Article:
Charles Murray's Should The Obama Generation Drop Out

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College degrees seem to be the only and sure-fire way to get a job in today’s society. However, there are people who believe that if the idea of having a college degree was not so heavily forced onto our youth, than there are definitely other ways to not only prepare for a career but be qualified as well. Some of those individuals that believe this are Charles Murray and Jacques Steinberg, authors of, “Should the Obama Generation Drop Out?” and “Plan B: Skip College” respectively. Murray believes that going to college is not a bad thing, he stresses the need to replace the necessity of a college degree to have a chance to obtain a good job. Steinberg does believe that not attending college and gaining skills necessary for jobs are more important …show more content…
Murray is a political scientist that has written books on social issues, as well as being mentioned in Steinberg’s article for his position of opposing higher education. Murray believes that the pressure to receive a college degree to get a good job are forcing youth that do not really want to go to college to go in order to even be able to compete. These youth force campuses to change the way they approach education. Instead of teaching the young adults at a collegiate level, they develop new majors to help find themselves which is good, however those type of degrees from those majors should not determine if someone gets a job or not. Job qualifications should focus on an applicant’s certification for that job. Murray stresses that, “Certifications would tell employers far more about their applicants’ qualifications than a B.A. does” (Murray). He is not promoting not attending college, but he does want to emphasize the importance of gaining the correct certifications for jobs instead of worrying about attaining a degree that may or may not have anything to do with the career that one would end up having. Steinberg has very similar ideas, but a different …show more content…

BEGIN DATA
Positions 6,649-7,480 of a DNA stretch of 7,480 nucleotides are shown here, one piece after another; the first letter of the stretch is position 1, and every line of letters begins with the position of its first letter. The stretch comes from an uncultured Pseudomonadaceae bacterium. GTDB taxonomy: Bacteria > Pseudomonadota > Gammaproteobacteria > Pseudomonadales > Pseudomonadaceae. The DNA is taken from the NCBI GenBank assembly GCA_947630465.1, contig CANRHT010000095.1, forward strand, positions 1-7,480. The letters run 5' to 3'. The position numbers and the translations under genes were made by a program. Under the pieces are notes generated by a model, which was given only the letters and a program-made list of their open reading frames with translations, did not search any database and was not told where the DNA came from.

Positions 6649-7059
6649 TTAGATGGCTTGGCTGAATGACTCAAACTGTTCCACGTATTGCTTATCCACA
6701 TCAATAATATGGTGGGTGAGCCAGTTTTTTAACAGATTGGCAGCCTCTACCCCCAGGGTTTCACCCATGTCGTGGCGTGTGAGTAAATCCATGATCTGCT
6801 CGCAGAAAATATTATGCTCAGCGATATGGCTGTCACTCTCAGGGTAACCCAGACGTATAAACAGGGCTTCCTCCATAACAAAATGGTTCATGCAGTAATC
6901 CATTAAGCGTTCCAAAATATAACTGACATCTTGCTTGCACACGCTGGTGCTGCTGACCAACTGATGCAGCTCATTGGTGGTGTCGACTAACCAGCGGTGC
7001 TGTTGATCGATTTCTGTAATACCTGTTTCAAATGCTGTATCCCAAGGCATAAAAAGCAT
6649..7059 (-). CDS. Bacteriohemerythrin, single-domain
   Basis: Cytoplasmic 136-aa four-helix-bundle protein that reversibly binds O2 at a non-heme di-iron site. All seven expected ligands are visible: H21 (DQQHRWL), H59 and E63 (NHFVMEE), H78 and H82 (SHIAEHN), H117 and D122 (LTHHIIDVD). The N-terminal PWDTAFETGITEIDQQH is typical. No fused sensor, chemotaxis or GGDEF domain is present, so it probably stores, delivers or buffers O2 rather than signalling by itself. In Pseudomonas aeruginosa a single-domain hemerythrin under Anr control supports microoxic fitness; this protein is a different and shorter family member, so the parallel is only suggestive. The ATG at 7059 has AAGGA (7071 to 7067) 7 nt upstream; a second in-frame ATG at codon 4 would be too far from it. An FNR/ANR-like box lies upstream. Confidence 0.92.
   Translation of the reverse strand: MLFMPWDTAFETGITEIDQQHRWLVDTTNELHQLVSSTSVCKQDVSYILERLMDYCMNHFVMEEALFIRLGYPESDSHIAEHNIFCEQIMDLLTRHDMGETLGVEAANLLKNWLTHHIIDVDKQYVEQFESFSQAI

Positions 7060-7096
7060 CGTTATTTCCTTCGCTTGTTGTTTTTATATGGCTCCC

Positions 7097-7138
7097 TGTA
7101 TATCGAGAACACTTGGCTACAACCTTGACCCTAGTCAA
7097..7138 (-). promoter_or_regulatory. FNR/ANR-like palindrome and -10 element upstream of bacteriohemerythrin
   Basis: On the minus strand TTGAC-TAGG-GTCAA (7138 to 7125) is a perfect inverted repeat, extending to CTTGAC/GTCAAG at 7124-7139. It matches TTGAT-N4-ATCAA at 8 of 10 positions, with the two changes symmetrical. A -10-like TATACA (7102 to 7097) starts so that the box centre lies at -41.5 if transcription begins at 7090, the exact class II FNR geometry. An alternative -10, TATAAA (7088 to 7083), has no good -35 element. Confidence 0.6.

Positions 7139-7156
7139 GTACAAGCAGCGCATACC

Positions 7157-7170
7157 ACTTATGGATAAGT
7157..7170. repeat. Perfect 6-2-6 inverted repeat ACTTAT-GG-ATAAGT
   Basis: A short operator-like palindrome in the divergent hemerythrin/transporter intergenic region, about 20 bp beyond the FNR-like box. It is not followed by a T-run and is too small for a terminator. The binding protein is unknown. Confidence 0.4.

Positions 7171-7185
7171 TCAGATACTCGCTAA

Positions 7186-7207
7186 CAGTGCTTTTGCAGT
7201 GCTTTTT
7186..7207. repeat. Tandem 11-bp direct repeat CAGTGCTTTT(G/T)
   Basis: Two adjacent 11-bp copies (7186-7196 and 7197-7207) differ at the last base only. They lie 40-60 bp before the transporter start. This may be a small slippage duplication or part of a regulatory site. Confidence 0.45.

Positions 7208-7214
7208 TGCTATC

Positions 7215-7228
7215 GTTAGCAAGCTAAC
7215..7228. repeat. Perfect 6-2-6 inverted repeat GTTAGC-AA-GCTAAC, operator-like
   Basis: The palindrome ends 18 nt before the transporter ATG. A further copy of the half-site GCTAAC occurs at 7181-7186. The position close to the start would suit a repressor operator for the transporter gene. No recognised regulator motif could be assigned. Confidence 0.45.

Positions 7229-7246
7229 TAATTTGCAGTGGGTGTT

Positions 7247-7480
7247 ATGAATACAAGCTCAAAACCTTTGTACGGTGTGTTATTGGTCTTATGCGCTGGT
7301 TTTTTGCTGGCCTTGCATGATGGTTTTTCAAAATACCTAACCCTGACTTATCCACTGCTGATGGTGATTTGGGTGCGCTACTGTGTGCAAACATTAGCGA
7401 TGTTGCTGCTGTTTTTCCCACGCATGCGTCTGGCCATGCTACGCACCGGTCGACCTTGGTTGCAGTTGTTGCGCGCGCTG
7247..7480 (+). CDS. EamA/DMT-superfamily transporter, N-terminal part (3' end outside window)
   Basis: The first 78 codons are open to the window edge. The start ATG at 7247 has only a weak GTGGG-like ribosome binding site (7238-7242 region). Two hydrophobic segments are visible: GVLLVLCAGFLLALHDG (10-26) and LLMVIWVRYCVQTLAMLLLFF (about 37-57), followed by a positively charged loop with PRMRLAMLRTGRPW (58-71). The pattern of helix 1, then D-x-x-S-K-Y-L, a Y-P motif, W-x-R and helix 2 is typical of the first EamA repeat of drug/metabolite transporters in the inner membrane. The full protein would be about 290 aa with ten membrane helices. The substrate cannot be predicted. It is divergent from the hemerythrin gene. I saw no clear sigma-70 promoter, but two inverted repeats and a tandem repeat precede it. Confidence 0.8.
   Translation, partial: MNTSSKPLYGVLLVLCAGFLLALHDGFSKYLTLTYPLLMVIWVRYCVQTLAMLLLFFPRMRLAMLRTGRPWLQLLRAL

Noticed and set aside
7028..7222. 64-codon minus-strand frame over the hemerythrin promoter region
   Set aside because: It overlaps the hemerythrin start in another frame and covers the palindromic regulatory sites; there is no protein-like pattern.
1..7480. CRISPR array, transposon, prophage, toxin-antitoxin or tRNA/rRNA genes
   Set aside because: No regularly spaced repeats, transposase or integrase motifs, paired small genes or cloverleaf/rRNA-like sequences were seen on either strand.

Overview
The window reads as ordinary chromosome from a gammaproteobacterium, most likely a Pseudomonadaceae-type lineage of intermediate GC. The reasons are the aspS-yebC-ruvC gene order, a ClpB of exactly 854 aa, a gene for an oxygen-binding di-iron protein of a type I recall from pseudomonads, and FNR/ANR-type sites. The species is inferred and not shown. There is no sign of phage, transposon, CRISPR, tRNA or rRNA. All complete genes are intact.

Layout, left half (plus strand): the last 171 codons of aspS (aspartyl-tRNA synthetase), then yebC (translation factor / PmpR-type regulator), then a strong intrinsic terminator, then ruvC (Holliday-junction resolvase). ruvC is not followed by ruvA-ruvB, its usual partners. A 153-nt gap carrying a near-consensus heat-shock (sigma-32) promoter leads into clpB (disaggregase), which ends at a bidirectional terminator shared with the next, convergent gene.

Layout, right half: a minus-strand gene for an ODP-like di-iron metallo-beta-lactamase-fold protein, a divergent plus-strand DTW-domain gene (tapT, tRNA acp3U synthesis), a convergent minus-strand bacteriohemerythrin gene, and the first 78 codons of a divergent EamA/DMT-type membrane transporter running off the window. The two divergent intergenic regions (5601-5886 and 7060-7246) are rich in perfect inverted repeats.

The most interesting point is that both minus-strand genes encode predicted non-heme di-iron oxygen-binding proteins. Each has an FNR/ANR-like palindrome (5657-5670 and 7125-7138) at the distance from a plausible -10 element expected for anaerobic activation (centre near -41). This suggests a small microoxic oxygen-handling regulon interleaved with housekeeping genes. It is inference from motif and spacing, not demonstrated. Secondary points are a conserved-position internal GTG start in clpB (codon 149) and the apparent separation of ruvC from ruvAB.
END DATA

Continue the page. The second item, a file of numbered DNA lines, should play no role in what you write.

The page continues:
Steinberg highlights the importance of vocational training for young adults looking for “the key to success in the United States” (Steinberg). He believes that one could have an early start to their lives instead of wasting time and money chasing a degree that most likely will have nothing to do with one’s career. Steinberg refers to Murray as well as other economists in their effort to steer some students towards an intensive, short-term vocational career training that could replace college. Steinberg also explores the opposing side of his argument that this skipping college alternative could “lower expectations for some students” (Steinberg) which could in turn not allow students to experience a new

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